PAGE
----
Tuesday, August 26, 2008

Good Samaritans make good neighbors

I’ve been at OOIDA for over three years, and in that time I’ve seen some heartbreaking stories. One of the most heartbreaking was the story of Randy Jay Tomblin, a truck driver from Flatwoods, KY.

Randy first appeared in the pages of Land Line Magazine in 1999 because of an incident that happened at a truck stop the day his son died. I won’t go into the full details, but Randy got an emergency call from his wife on the road and when he went to the truck stop to try and call her back to find out what happened, the folks at the truck stop were less than accommodating.

But that was just the beginning of Randy’s troubles.

In 2006, Randy stopped to help what appeared to be a stranded motorist alongside the highway. He was rewarded for his good deed with a knock on the head, a gunshot wound to the back and an empty wallet.

All of that was bad enough, but it was what Randy said in an interview after the incident that really broke my heart. He said his days of helping others were over.

I can’t really blame Randy for having that sentiment. What breaks my heart is that we live in a society where that sentiment is even necessary. That we are so afraid for our lives that we can’t bring ourselves to help others in need.

Too many stories like that tend to make for jaded, bitter journalists, and jaded, bitter truck drivers.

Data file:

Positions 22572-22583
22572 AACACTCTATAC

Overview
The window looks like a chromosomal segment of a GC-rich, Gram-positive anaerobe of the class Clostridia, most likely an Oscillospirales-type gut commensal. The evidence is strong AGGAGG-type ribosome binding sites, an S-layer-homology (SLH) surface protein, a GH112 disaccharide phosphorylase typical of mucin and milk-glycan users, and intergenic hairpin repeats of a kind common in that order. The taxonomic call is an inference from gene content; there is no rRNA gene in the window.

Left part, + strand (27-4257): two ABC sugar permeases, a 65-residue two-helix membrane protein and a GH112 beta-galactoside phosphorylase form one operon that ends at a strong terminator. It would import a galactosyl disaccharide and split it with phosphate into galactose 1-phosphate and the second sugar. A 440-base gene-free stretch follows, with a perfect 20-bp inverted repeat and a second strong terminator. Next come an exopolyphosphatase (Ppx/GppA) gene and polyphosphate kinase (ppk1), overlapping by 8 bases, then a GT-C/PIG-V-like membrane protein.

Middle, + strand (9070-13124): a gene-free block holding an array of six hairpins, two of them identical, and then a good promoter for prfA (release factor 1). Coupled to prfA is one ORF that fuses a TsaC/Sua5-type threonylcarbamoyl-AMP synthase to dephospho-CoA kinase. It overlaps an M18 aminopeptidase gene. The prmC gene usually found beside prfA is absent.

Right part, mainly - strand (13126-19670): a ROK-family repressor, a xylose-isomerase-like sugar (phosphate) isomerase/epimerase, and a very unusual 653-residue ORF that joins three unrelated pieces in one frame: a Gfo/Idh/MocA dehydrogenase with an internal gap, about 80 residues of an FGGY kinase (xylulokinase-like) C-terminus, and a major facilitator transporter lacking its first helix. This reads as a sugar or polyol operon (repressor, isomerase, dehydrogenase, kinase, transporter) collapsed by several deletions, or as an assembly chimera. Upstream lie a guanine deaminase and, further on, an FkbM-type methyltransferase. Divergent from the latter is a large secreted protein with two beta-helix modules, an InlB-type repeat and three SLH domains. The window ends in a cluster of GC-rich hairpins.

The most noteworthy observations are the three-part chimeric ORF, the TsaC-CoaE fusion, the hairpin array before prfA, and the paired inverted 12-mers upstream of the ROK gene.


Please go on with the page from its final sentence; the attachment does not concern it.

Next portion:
Thankfully, there are other stories that come along and balance everything out. The kind of stories that make you think, OK, maybe the world isn’t doomed after all. The kind of stories that give you hope.

The story of Dave Marsden and Bob Griffith is one of those stories. In case you missed the recent broadcast, Bob is a truck driver who is struggling just to get by. He told an Associated Press reporter that he couldn’t even afford to buy a prom dress for his daughter.

Dave is a retired truck mechanic and Navy veteran who read Bob’s story and couldn’t just stand by and do nothing. So he called Bob up and offered to pay for his daughter’s prom dress.

When I first read the story, I knew I had to talk to these guys and I’m glad I did. Dave Marsden reminded me that there are good people left out there. They may be hard to find, but they are there.

You see, what Dave did for Bob wasn’t just a one-time thing. It’s the way Dave lives his life. If he sees someone who needs help, he helps them out as much as he can. It’s that simple. He doesn’t question it. He doesn’t think about it. He just does it. It’s as natural to him as breathing.

And that, my friends, is a breath of fresh air.